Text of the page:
I wonder if I lost my mother in a sense, when she met my stepfather. I was 3 and suddenly she was pregnant and in love, when they eventually married she asked him to dress in the same white tux with a red rose in the pocket, like her favorite potential option from the board game Mystery Date. I'm sure in some fractured vacuum in myself, there was a desire for some animal affection that I saw in the face and the soft triangular body of a stuffed bear I found at a garage sale with my Grandmother. Digging through other people's things was a regular weekend event, whether it was driving around looking for handwritten poster board signs with arrows, or riding from one thrift store to another to another. My Grandmother was born in the middle of the great depression, and grew up during a war time era, a rationed society, so store bought gifts and school clothes were a once or twice a year kind of event for us when I was growing up. I don't know anything about that bear's previous name or life, but I cried so many tears into Brownie's fake fur over the years. When I was 11, I knew it was time, that I was too old for stuffed animals and tucked him away in a box in my closet. In the 7th grade our Labrador puppy dug him out and chewed off his nose, so I moved him to a high shelf in the closet. When I came home from college every once in awhile, I would apologize, not with words, but the feelings in my body when I saw his dark eyes up there in a forgotten cardboard box.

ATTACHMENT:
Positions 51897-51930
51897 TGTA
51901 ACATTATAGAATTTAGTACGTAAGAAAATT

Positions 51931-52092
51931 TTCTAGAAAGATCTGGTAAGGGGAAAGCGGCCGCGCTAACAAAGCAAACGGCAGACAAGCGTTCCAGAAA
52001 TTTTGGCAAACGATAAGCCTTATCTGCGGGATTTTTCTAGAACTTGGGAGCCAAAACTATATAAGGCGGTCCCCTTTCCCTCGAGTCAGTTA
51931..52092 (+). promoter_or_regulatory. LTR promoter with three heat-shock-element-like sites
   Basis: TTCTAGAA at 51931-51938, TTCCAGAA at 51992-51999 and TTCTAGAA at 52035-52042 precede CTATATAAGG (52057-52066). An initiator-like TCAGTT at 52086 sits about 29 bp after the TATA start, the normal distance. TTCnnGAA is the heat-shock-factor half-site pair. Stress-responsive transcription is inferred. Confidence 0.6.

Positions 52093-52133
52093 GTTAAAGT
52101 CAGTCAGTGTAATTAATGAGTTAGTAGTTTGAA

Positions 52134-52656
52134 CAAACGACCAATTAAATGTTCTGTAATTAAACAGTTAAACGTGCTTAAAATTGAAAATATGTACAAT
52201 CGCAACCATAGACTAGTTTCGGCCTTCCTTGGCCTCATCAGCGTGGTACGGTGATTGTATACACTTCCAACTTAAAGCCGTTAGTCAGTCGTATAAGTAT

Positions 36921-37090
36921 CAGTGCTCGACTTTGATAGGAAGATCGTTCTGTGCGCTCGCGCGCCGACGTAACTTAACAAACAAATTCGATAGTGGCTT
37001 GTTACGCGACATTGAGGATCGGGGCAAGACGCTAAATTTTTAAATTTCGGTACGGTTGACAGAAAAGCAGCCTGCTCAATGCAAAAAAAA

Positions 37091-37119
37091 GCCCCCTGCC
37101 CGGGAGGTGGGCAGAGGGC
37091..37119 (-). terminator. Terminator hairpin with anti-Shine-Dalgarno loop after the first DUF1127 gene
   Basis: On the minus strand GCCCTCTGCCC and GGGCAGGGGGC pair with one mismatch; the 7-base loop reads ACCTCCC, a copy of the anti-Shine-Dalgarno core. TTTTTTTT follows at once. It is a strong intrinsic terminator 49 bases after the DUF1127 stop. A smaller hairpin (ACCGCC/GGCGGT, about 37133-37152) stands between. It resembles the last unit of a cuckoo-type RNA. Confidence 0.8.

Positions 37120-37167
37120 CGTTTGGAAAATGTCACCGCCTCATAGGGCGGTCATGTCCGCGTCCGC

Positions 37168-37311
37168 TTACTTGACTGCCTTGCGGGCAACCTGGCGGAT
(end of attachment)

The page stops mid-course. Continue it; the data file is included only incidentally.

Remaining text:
Once when I was a tarot reader for an event, I asked that payment be some form of exchange, whatever the receiver of the reading chose to give in return for my energetic focus on their question. People laughed and cried, there were intense pauses, and furtive glances towards partners who were out of earshot, and I was an anonymous vessel, to be filled with their burning questions about a looming decision, about something they were second guessing, things they didn't even want to admit they hoped for, things they admitted to me but wouldn't even admit to their spouse. I took it all, wrapping them in my steady presence, listening without judgement, paying attention to what rose to the surface in them during our session. Things that went into my cup included a lock of hair, a poem written in lipstick on a piece of trash, two small silver rings that the girl told me later had been made with someone who had died, the person who ended up being a major part of her reading.

Out of respect, I wore those rings on my pinky finger, every day for an entire year. I still have them. It seems strange to me now, that I would treat someone else's memory filled objects with such reverence, when I have vehemently refused to keep pieces of my own history.

"Movements are born in the moments when abstract principles become concrete concerns."